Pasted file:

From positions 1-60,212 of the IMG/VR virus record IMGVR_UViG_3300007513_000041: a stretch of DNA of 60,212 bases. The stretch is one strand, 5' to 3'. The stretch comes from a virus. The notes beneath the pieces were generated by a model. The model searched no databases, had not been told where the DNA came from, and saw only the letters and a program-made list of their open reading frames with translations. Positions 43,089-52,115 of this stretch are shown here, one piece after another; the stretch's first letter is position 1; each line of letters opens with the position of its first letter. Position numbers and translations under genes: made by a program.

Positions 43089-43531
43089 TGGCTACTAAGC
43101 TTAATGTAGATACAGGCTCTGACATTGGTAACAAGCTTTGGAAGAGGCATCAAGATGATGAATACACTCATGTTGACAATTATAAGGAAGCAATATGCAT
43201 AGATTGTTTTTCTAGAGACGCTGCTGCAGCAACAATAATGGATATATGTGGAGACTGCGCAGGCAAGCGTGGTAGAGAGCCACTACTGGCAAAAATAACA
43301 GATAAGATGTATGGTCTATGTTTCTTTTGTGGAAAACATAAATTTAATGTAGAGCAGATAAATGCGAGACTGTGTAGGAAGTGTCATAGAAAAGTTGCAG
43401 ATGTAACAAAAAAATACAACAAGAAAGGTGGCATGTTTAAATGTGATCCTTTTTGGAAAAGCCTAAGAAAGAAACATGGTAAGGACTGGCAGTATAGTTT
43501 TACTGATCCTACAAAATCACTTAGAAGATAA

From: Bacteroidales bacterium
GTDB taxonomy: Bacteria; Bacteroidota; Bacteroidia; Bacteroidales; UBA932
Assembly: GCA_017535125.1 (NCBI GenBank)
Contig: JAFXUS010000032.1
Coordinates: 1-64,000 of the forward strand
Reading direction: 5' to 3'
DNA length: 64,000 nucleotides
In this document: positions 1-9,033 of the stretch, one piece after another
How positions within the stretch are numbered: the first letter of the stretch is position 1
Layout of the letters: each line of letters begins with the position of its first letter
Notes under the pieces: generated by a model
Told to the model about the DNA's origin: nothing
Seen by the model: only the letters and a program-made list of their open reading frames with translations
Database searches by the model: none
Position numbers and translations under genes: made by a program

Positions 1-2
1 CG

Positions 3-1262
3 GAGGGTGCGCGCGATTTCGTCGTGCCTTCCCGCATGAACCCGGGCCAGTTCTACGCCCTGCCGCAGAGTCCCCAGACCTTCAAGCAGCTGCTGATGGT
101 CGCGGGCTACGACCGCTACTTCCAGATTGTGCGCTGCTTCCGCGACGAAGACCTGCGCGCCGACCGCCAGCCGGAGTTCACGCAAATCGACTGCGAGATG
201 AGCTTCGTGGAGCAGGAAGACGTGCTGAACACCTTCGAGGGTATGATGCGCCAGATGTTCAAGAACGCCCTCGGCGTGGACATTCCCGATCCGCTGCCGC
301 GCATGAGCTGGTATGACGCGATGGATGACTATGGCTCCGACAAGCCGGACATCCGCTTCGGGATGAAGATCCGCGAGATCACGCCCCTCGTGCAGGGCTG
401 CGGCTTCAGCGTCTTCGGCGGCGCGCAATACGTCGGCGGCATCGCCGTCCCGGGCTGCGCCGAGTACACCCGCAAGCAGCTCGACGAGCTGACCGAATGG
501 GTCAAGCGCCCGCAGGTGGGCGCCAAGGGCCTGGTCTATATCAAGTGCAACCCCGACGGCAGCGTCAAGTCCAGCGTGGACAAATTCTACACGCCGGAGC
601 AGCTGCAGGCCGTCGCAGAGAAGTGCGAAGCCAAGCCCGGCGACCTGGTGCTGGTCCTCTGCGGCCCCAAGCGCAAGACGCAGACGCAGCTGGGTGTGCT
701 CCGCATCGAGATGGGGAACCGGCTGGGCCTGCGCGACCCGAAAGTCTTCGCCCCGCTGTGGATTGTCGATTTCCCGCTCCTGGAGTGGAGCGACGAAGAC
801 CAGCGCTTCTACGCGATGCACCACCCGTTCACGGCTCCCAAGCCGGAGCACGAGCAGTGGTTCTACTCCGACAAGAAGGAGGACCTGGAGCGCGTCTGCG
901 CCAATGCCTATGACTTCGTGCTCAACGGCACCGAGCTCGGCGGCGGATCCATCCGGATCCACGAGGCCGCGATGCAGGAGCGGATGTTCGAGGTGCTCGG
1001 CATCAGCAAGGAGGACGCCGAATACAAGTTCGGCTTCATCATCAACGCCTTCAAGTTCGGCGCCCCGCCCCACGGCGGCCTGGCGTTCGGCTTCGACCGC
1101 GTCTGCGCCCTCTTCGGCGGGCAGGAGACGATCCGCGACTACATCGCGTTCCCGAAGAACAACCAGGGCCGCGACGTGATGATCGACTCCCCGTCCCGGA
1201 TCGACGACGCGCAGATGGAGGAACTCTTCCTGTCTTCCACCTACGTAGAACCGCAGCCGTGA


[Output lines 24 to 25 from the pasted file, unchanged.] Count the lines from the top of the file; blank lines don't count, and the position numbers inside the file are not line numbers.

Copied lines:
Positions 1-2
1 CG